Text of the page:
A new use for sheep, and I'm knitting socks!

by Sarah Lake Upton in ,


I am usually the last person to hear about things, so I suspect that the entire sheep-interested world has already heard about this, but I just found about it and I am ridiculously excited.

According to this article in the Washington Post (to name one, a quick Google search shows that many other news organizations also ran the story) the topography and lack of roads in the Faroe Islands make it impossible to photograph the islands for Google Street View using the normal cameras mounted on cars.  The folks at Google were just willing to let it go, but the Faroe Island tourism board very much wanted to add their islands to Google Street View, and so they strapped solar powered cameras to sheep. Which is honestly just the coolest solution.   (Although it actually turns out that sheep are generally too focussed on grazing and therefore move across a space too slowly to be much good at photographing an area - so most of the footage of the Faroes that is currently on Google Street View was actually taken by human hikers).

The Sheep View footage is available on the tourism board website, and a lot of it made it onto youtube.

On a more knitting related note, I have been longing to knit Kanoko Socks by Mary Jane Mucklestone, published in Making Magazine No. 3,  ever since I saw her wear them during the Wool Scout Retreat at Bradford Camp this August.   As usual, I got a little sidetracked and my knitting queue got in the way, but when MJ’s Instragram post came across my feed announcing that the pattern was being released for individual sale on Ravelry they immediately jumped to the head of the line.  I started knitting them a few days ago (using my Straw’s Farm Island Sheep fingering weight) and am thoroughly enjoying them.  The four rows of dots are charming in cream, but they would also be charming in different colors.  Yup, I’m plotting kits….

kanoko no 1 in progress.jpg

Fibertrek wool scout retreat

by Sarah Lake Upton in ,


IMG_2500.JPG

In addition to hosting a podcast (FiberTrek, available on iTunes) and facilitating the introduction of designers, crafters, and yarn producers to each other and to knitters at large, my good friend Sarah Hunt puts on lovely, cozy, educational, yarn/knitting retreats in Maine.  In her podcasts and personal knitting she is interested in the relationship of wool, yarn, and knitting to landscape and a sense of place. For the last couple of years she has been bringing these ideas into focus during her Tidal Tours knitting retreats in collaboration with Jodi Clayton of One Lupin Fiber Arts, but even more exciting, this year she is also drawing on her background as a Maine Guide to bring interested knitters into the wilds of Maine.

 

From August 13-17 Sarah will be hosting the Wool Scout Knitting Retreat at Bradford Camps on Munsungan Lake, in Township 8-Range 10.  The camps may be reached by logging road, but a float plane is the recommended mode of transport.   Mary Jane Mucklestone will be holding classes in Fair Isle knitting (!!!!!!!)  Sarah will be teaching classes in starting fires with flint and steel, and also in working with rare and primitive breed wools,  Jani Estell of Star Croft Fibers will be leading a class in making Viking Chatelaines (an organizer for small tools)  and Igor Sikorsky will be teaching fly fishing and map and compass skills.  And, boat schedule willing, I will be there as well with my indigo pots, introducing interested folks to the magic of dyeing with natural indigo.  I am giddy to be included in such company, and also just really looking forward to getting to be part of the retreat.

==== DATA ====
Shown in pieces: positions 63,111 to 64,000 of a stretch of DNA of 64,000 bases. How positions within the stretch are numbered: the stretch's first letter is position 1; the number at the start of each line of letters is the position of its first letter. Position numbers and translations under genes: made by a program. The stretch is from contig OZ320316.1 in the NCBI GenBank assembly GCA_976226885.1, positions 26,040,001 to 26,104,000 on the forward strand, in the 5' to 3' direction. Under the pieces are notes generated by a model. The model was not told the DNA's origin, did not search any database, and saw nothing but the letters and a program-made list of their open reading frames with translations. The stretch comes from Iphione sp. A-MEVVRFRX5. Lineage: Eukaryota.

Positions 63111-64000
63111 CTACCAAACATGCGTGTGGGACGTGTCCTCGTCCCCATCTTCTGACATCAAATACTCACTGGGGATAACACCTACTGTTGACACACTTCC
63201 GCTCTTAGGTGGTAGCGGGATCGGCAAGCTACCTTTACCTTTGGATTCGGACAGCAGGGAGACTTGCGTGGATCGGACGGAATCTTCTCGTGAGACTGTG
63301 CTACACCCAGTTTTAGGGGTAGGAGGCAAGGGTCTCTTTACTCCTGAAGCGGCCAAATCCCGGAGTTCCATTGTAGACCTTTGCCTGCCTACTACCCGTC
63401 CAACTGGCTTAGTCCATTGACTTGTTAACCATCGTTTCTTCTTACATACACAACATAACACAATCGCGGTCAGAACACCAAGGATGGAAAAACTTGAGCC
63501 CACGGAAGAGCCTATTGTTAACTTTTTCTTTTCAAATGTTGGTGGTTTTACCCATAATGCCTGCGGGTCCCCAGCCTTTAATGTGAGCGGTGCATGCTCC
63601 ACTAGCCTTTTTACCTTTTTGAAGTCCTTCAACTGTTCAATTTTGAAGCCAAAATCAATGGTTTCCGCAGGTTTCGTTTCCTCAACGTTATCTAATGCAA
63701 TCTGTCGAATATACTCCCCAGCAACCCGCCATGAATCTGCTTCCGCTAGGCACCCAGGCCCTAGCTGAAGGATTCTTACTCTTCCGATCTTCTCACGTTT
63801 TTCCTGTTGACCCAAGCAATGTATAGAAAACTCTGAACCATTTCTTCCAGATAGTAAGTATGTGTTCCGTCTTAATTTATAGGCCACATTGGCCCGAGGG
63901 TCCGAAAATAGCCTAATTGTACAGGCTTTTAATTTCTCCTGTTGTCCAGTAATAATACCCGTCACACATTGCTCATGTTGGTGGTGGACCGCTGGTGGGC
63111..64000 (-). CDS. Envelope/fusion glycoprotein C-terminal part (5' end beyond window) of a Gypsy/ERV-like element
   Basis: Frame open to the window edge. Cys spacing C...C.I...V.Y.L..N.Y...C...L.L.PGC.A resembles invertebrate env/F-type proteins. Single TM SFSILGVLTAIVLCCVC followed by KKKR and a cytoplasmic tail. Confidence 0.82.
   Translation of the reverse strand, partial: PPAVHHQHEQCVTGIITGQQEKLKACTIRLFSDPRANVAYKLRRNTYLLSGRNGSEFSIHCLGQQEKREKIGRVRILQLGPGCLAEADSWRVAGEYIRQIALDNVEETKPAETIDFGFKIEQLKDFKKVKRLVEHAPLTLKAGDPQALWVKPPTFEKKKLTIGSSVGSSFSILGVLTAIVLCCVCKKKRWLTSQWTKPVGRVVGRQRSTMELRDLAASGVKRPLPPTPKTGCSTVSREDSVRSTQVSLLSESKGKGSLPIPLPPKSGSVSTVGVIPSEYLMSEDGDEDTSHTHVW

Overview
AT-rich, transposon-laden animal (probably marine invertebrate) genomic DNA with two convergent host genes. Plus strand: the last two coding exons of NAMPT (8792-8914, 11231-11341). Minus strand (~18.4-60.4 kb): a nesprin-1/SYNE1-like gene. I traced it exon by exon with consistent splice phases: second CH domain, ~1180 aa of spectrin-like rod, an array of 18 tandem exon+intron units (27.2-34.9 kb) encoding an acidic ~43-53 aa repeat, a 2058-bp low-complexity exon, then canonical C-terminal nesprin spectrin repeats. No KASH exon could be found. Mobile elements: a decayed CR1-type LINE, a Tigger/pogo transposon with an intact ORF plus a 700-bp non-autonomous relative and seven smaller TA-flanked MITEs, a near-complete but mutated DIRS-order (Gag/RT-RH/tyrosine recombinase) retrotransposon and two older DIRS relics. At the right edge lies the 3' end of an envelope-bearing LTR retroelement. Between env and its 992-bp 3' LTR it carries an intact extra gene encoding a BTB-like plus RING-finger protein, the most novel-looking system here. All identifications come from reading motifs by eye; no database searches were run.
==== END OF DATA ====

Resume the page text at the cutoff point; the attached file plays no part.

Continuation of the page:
For more information, and to register, go to fiber-trek.squarespace.com


Ganseys and Gansey Yarn

by Sarah Lake Upton in , ,


I have fallen right back under the metaphorical rock thanks to spending last week in a class necessary to maintain my Coast Guard License (long boring story, also a long boring class, but my fellow participants worked on drill rigs and tug boats and that bit was fascinating) but now I get to spend the morning sipping my first cup of coffee and catching up with my favorite blogs. 

I was thrilled to discover that The Fringe Association published a really lovely interview with Dotty Widman of the Netloft in Cordova, Alaska about the Cordova Gansey Project.   Dotty's series of posts on her own blog have become some of my favorite writing about knitting generally and ganseys specifically.

(You can find the yarn I created for the #cordovaganseyproject listed here at the Netloft's website).

Now that I am finally done with the Coast Guard class I will have time to work with the 2016 Coopworth gansey yarn that arrived while I was away (I could not be happier with how it turned out!).  For those of you on the wait list for 2016 Coopworth gansey yarn, I am trying to put together a newsletter to inform you that it is finally here, and that I am beginning to work with it.  I would rather spend time working with yarn than trying to create a pretty newsletter about yarn, so I may just give up on the newsletter and send a quick email.  If you are on the wait list and you read this, feel free to send me a quick email about your order.  

 The two natural colors of my 2016 Coopworth Gansey yarn - lovely undyed, and gorgeous after a few dips in the indigo vat.

The two natural colors of my 2016 Coopworth Gansey yarn - lovely undyed, and gorgeous after a few dips in the indigo vat.